A National Bureau of Economic Research working paper released recently by former Treasury secretary and Obama administration advisor Larry Summers, along with a team of other economists, suggests that the Fed could need to raise rates by considerably more to bring inflation down to its 2% goal.
The paper compared the current run of inflation to the early 1980s, which was the last time price increases were of a similar concern. During that time, the Paul Volcker-led Fed took the funds rate up to 19%, causing a recession that eventually helped send inflation on a downward spiral that would last almost 40 years, until the current run-up in prices.
Many economists say that kind of tightening won’t be necessary because inflation was running at 14.8% back then.
But the Summers paper said CPI was calculated differently then, primarily in the way it accounted for housing costs. Using the same methodology would bring core CPI to about 9.1% now.
“To return to 2 percent core CPI inflation today will thus require nearly the same amount of disinflation as achieved under Chairman Volcker,” the Summers team wrote.
President Joe Biden recently released his plan to help bring down inflation.
In a Wall Street Journal op-ed, Biden said he would take measures to fix supply chain problems and bring down the budget deficit, which ran to nearly $2.8 trillion in fiscal 2021 but is on track to be a fraction of that this year — at just $360 billion through seven months, due largely to Congress not approving additional Covid-19 relief money.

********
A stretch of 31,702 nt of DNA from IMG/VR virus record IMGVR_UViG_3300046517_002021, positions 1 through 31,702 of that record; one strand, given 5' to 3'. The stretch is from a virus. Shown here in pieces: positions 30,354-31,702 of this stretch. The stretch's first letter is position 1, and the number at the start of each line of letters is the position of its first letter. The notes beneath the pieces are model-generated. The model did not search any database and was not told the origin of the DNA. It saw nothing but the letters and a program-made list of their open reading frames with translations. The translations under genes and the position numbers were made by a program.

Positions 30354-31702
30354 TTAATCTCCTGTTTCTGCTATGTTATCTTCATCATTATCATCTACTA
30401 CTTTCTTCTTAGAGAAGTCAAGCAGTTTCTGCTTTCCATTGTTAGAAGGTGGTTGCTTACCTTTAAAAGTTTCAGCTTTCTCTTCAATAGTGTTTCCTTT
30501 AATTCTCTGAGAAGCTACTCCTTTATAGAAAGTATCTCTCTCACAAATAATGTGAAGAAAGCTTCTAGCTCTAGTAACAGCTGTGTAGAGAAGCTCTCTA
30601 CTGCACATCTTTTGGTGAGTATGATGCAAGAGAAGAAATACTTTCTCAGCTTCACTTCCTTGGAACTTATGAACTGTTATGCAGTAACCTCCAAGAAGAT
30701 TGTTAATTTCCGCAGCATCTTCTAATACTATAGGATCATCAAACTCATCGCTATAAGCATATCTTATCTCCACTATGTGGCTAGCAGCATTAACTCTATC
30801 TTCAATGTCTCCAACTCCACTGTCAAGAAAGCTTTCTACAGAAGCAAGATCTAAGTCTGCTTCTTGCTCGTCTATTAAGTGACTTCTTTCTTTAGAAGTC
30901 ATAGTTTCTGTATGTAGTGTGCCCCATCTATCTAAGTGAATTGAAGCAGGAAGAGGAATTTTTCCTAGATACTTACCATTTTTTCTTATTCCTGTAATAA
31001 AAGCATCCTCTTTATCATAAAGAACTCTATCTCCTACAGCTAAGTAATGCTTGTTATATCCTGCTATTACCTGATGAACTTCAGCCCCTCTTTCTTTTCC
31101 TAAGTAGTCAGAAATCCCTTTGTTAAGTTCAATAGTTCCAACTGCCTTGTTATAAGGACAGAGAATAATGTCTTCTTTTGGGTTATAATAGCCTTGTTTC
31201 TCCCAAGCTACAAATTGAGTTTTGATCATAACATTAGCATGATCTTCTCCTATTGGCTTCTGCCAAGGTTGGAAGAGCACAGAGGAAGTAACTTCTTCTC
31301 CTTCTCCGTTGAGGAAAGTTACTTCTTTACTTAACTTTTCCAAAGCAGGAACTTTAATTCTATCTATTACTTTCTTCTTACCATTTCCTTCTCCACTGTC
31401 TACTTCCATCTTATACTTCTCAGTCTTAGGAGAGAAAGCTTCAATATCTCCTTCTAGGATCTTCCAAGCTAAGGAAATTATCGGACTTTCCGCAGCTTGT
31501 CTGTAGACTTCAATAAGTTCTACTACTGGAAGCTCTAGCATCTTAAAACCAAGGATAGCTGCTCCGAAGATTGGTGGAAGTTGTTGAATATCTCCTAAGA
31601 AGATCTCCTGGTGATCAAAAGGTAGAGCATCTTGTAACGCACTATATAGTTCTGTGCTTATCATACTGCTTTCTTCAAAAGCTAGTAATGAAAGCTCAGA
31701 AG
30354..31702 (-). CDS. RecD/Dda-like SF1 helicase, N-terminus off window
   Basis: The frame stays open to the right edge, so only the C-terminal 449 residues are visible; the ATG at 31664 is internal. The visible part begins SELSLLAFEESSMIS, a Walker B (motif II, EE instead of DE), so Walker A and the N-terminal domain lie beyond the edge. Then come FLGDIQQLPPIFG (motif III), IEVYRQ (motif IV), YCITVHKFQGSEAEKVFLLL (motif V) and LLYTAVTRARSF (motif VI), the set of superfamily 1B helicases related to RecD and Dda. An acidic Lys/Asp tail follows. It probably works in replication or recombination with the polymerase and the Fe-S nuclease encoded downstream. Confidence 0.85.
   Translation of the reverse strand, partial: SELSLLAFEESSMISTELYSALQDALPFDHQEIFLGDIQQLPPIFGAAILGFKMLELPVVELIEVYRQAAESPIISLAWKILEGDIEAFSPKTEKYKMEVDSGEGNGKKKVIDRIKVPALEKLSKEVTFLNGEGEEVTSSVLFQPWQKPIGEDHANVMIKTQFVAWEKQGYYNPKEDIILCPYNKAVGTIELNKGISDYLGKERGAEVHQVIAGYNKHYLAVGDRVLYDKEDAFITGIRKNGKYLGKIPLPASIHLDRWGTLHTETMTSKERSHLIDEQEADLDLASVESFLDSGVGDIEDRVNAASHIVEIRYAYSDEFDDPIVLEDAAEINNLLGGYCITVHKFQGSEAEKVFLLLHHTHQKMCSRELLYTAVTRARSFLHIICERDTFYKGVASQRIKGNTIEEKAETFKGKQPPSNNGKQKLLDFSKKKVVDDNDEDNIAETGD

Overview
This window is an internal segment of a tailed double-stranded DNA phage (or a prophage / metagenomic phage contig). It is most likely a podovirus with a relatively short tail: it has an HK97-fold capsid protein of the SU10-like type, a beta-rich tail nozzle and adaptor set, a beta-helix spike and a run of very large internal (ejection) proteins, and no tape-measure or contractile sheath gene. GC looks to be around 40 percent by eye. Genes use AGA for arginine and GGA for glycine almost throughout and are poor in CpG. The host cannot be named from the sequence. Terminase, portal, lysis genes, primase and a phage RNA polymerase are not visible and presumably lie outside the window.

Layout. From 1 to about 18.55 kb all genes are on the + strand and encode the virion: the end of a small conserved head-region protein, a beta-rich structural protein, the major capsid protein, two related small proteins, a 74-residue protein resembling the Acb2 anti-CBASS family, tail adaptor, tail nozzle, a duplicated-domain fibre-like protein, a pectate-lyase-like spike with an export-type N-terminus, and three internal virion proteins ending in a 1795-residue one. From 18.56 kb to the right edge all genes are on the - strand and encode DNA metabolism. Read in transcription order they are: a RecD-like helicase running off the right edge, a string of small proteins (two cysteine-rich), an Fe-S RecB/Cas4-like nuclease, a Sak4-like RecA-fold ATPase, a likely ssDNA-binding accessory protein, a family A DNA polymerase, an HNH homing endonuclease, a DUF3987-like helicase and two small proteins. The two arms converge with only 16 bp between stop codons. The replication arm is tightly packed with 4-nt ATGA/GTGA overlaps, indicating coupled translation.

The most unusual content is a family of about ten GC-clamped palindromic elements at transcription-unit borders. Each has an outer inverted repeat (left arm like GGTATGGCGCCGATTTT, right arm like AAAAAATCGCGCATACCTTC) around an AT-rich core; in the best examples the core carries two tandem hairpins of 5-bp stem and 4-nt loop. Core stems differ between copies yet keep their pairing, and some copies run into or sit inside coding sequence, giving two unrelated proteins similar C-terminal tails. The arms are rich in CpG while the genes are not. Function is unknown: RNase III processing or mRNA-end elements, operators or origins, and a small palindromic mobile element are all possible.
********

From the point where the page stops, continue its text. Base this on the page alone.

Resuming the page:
But those measures are likely to just nibble at the edges of inflation, and the president himself noted that much of the heavy lifting has to be done by the Fed.
“They have the primary role on bringing inflation down,” Treasury Secretary and former Fed Chair Janet Yellen said at a congressional hearing earlier this week. “It’s up to them in how they go about doing it.”
But Fed hikes also take time to work through the system and, until then, economists will be looking at other factors.
Recent announcements from Target and other retailers saying they will work to bring down excess inventory also could be deflationary. But with apparel carrying just a 2.5% weighting in the CPI, those kinds of moves won’t make a big dent in the potentially scary headline numbers.
“If someone tells you recent news that some retailers are discounting clothes will have any measurably effect on CPI, ignore them,” DataTrek Research co-founder Nicholas Colas wrote in his daily market note. “Retailers could give clothes away for free and U.S. inflation would still be over 5 percent.”
Ultimately then, taming inflation will require a slow bleed of the forces that have led up to the current situation. That means a mix of lower growth, reduced strain on the labor market and a recipe of other things that will have to go right before measurable relief is possible.
“It’s not going to be easy,” said House, the Wells Fargo economist. “Given that you have decent consumer spending and business spending, that’s going to keep the pressure on inflation overall.”